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Tracking Innovation in Financial Services

The idea of innovation has been on a conceptual roller coaster in recent years.

Size Matters

Smaller banks may have the upper hand in executing innovative technologies.

By: Cynthia Ramsaran

Good things come to those who wait. But good things also come in small packages. These cliches present a choice to small banks: follow the lead of large banks in adopting proven technology, or seize a competitive edge by embracing technology innovation.

Though the 2004 Financial Services 40 highlights the major players in the financial services industry, according to industry experts, smaller banks may have the upper hand in technology innovation because these institutions have less monetary and architectural risk than large banks with multiple channels and larger systems to upgrade. "With credit unions and the smaller community banks, there is a lot of technology innovation happening," says Wim Geurden, Seattle-based associate partner, financial services technology architecture group, Accenture. "These banks have a large advantage because everything they do is a lot smaller."

Big banks sometimes delay adopting innovative technologies or platforms because a significant ROI might not result from the investment, Geurden explains. "For large banks, it is just economically not feasible to be a rapid adopter of anything," he says. "They need to see that the scale is industrialized and repeatable." The smaller the bank, the easier it is to implement a new system, adds Geurden, who says small banks can more easily implement a new technology such as check truncation, for example.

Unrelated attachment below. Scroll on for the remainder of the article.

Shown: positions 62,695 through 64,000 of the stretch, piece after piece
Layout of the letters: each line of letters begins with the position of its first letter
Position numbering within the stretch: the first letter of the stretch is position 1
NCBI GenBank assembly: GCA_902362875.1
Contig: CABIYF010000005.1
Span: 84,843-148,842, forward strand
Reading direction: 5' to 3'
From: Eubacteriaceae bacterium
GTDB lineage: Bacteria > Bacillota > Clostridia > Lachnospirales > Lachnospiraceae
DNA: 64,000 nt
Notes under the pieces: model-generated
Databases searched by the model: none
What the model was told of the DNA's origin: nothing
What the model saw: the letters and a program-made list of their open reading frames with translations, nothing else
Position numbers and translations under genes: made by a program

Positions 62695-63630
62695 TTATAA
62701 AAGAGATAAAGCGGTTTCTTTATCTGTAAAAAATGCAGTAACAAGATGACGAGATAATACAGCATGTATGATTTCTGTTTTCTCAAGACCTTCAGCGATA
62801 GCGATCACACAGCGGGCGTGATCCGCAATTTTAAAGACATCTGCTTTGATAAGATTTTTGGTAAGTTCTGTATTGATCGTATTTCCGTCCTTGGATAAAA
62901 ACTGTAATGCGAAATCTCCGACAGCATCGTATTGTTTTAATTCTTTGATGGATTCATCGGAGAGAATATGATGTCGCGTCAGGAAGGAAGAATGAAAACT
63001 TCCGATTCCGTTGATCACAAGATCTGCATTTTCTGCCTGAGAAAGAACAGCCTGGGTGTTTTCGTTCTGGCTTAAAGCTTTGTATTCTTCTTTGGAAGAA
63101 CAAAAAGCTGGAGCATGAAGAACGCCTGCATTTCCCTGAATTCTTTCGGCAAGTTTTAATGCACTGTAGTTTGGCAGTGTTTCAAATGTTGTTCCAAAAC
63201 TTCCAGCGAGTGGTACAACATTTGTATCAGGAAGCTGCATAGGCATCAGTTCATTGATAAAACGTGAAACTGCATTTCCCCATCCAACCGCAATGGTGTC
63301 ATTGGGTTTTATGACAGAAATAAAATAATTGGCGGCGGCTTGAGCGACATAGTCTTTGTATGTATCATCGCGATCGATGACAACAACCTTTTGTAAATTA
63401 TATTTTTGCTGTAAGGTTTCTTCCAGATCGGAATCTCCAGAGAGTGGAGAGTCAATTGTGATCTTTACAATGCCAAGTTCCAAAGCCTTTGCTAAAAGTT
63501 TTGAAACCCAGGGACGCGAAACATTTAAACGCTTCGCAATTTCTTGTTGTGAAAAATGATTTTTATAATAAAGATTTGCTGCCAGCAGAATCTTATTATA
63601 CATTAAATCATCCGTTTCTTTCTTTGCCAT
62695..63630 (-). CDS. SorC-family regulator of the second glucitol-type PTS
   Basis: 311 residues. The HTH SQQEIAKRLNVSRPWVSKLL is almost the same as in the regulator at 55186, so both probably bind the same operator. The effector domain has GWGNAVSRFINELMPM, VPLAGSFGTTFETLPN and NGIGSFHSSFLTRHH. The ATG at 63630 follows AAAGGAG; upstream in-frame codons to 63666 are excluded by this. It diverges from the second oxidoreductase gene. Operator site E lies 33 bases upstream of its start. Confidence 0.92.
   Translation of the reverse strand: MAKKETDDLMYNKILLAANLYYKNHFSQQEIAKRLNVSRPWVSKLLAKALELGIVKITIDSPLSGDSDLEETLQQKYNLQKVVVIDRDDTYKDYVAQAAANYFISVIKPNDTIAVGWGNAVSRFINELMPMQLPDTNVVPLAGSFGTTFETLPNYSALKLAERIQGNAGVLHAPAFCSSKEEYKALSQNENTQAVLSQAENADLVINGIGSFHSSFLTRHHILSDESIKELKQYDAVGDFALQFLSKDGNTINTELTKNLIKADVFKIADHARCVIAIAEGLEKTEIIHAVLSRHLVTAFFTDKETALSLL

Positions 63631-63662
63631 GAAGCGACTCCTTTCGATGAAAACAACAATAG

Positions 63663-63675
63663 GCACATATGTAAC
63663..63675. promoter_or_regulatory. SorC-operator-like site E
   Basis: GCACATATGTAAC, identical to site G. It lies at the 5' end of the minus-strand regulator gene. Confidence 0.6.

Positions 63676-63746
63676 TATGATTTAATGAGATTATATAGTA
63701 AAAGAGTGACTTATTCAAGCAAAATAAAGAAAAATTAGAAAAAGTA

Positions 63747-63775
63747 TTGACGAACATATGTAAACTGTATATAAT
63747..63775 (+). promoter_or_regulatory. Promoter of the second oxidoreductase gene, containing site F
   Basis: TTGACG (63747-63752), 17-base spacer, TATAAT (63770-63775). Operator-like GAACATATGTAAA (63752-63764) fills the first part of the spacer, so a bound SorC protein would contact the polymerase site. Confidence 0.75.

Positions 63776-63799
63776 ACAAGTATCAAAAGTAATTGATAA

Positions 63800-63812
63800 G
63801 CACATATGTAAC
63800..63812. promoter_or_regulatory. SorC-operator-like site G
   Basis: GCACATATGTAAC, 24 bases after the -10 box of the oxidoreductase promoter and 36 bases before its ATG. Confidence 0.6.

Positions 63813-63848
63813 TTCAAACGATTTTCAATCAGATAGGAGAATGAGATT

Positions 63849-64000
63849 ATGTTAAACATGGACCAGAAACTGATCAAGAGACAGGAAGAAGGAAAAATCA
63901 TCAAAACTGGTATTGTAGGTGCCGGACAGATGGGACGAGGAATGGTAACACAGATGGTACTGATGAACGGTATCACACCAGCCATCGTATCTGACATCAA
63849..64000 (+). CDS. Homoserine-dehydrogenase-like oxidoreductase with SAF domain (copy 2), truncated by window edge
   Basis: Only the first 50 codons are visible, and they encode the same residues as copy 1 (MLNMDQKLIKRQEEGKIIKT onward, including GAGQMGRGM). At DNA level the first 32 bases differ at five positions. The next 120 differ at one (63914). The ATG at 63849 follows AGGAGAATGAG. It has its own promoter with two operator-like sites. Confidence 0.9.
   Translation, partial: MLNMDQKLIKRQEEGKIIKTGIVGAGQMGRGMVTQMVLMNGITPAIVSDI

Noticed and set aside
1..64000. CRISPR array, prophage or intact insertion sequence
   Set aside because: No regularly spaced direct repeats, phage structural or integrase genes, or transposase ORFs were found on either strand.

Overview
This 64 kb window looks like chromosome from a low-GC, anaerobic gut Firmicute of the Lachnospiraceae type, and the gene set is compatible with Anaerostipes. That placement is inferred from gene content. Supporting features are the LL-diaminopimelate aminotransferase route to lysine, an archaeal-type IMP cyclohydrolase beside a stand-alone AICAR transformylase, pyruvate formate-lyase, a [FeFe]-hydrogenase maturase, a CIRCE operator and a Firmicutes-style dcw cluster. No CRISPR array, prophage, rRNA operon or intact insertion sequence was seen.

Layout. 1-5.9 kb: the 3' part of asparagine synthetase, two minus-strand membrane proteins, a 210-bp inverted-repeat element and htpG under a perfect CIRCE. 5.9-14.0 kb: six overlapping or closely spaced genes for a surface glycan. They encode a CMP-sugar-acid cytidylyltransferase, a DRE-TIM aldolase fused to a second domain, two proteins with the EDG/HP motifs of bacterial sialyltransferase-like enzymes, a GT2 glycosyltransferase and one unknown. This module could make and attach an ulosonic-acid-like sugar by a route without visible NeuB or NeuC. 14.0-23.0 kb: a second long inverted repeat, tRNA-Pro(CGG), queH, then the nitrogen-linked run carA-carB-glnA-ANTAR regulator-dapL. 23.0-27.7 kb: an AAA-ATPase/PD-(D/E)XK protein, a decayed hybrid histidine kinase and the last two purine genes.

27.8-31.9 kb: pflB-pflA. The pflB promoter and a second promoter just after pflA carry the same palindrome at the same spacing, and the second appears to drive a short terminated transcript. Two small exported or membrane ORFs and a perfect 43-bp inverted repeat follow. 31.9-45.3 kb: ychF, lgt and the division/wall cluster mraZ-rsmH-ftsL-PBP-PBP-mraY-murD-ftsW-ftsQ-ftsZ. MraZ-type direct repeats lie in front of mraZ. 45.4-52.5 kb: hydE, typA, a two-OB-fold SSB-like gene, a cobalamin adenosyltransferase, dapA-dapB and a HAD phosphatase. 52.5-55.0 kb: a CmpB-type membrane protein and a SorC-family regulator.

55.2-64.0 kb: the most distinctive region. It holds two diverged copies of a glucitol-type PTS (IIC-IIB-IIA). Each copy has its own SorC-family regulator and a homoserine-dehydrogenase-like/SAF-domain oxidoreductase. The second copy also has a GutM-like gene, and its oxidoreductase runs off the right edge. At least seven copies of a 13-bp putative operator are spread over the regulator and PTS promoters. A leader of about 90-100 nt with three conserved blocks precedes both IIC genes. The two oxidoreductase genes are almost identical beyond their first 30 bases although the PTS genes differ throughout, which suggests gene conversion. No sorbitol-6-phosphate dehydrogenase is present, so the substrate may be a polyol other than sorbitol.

Smaller Staff, More Hats

Although large financial institutions have the resources to roll out an innovative technology, it is often easier for a small bank - with fewer employees and systems - to succeed in implementing a new system, according to Jane Pitts, senior vice president, chief technology officer, Stephens Federal Bank (Toccoa, Ga.; $180 million in assets). "We try to get the [new] product viewed by a cross section of employees to find out if it is going to work for all of them," Pitts says. "That gives us a broader view and, because we are a smaller shop, people wear different hats."

Because a large institution usually is spread more thinly, with responsibilities spread across more employees - who usually have one expertise - the feedback on a new product goes from department to department, making the employees' views on the success of the implementation less effective, Pitts notes. "At a smaller bank, employees can look at it from a larger perspective, as opposed to an employee at a larger bank who can provide only one perspective."

The same is true for testing new technologies, according to Pitts. With fewer corporate layers, a smaller organization can more easily gather feedback from all types of users than its larger competitors can. When Stephens Federal Bank wanted to automate its loan origination system, it participated in a beta testing program with Fiserv Lending Solutions (Lake Mary, Fla.), Pitts says.

"We had a good experience beta testing because it gave us a lot of input," Pitts relates. She adds that because of the bank's less complicated infrastructure, "If anything went wrong, we could always fall back on our old methods." According to Pitts, the testing went so well that "As [Fiserv] starts new products, they ask if we want to be on the test group and they ask us if it is something that banks would want to use."

Think Outside (the Industry) Box